While plumbing emergencies can strike any time of year, winter is a particularly likely season for something to go wrong. Cold temperatures and higher hot water demand while guests are in town can take its toll on your plumbing system. Consider three emergency plumbing situations your home is at risk of experiencing this winter and how to prevent them.
Frozen or Burst Pipes
What causes pipes to freeze or burst?
Any time the temperature drops below freezing outside, your plumbing is at risk of freezing. Frozen pipes are most likely if you have exposed plumbing outside or running along an exterior wall of an unconditioned room like the garage or crawlspace.
When the water freezes inside a pipe, it expands as ice forms. If too much pressure builds up inside the pipe, it can burst. If you don’t turn off the water and have the pipe fixed immediately, you could be left with a watery mess once the pipe thaws.
How to prevent frozen pipes
Fortunately, you can protect your pipes from winter weather. Follow these tips:
- Set your thermostat no lower than 55 degrees at all times, even if you’re away from home.
- On particularly cold nights, open a faucet and allow a slow trickle of cold water to run. Moving water is much less prone to freezing.
- Open under-sink cabinet doors to allow warm air to circulate around the pipes.
- Place space heaters in unconditioned rooms where plumbing is located. Warm the room just enough that the temperature stays above 40 degrees.
- Keep the garage door closed if pipes run through here.
- Keep exposed plumbing warm with electrical heat tape or pipe insulation.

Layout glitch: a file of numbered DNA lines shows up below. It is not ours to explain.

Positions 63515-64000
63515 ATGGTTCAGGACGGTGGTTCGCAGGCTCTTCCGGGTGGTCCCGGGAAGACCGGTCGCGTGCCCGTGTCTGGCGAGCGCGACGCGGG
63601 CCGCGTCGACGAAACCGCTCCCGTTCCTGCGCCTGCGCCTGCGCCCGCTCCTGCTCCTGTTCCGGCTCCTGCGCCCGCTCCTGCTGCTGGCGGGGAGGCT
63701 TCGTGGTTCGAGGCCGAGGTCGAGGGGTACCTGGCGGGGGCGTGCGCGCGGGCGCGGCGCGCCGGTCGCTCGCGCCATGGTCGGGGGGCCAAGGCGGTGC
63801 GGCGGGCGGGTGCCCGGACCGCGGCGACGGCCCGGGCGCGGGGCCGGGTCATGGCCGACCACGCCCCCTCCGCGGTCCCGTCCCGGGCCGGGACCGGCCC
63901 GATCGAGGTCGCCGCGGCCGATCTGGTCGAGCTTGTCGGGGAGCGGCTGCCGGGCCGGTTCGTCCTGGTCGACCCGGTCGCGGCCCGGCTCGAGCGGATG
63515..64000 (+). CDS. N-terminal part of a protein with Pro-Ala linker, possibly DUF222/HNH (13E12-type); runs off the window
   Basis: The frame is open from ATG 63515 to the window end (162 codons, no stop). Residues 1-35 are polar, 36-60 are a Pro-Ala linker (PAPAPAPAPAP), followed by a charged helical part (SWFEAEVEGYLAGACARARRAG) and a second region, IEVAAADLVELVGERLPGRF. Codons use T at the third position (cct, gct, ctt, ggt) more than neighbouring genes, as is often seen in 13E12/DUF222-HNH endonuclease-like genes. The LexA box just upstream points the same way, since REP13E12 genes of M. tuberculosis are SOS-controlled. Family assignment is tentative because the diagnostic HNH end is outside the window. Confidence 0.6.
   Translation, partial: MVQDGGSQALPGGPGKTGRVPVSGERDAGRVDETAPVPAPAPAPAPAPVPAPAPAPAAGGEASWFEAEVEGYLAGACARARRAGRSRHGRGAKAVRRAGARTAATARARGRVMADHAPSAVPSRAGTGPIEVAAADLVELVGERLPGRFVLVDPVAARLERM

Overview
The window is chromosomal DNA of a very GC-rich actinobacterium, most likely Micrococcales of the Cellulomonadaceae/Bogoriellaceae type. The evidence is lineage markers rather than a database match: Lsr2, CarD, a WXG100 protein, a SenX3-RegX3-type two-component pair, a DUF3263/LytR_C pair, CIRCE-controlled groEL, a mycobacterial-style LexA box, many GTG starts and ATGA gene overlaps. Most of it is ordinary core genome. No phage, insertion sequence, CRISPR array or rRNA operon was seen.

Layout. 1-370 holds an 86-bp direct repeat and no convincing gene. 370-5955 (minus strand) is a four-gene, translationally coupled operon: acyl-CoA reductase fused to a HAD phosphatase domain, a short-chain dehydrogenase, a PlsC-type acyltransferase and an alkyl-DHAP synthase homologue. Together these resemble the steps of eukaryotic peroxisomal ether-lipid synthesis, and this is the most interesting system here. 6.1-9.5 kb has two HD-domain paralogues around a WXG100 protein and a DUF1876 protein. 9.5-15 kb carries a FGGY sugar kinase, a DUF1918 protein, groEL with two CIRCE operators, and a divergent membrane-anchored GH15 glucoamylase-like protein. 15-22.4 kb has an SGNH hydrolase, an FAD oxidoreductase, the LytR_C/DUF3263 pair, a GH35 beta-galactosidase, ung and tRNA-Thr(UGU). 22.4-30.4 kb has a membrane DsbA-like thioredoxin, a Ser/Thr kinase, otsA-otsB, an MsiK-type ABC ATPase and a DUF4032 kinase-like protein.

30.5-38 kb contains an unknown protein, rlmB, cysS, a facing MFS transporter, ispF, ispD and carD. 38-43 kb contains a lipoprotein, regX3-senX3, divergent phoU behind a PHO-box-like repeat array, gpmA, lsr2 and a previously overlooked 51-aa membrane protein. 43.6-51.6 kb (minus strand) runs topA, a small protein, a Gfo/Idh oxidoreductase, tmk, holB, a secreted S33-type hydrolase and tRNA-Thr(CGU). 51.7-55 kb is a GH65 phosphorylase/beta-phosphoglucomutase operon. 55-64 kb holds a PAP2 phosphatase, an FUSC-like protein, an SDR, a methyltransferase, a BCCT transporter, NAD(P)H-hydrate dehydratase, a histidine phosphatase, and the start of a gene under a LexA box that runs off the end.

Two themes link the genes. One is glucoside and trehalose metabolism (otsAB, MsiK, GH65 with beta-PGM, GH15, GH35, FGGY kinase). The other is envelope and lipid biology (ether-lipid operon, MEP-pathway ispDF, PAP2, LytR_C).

- Drain your sprinkler system before winter hits.
No Hot Water
What causes the water heater to stop working?
Many things can go wrong with a water heater. The heating element could be getting old, or sediment buildup at the bottom of the tank could reduce the heating element’s effectiveness.
Before you assume the worst, always check the pilot light. Older gas water heaters ignite burners with a pilot light, so relight it if it goes out.
How to prevent water heater problems
One of the most important water heater maintenance steps you can take is to drain the tank and remove sediment buildup. A full flush is beneficial once in a while, but a mini-flush twice a year is effective as well. Here’s how to flush your water heater:
- Position a bucket under the drain valve near the bottom of the tank.
- Turn the handle counter-clockwise. If your water heater has a handle-less stem, insert a flat blade screwdriver to turn the valve.
- Close the valve once the bucket is full. Dump the water outside or down the kitchen sink.
- Repeat these steps until you’ve emptied a few gallons from the tank and the water runs clear.
- Be aware that groaning and gurgling are normal as air enters the tank to replace the water you’ve drained out.
What causes a faucet to leak?
With the proliferation of germs in the winter, you probably wash your hands more often. Houseguests also increase the demand on your plumbing system, potentially causing handles to loosen, seals to wear out, or problems to develop with aerators.
How to prevent faucets from leaking
Keep an eye on your faucets and showerheads. If you spot a leak, don’t ignore the problem or your water bills could climb steadily higher. If you can’t repair the leak yourself, count on Mr. Rooter Plumbing for reliable emergency plumbing services.
We can resolve any of these plumbing problems and help prevent future occurrences.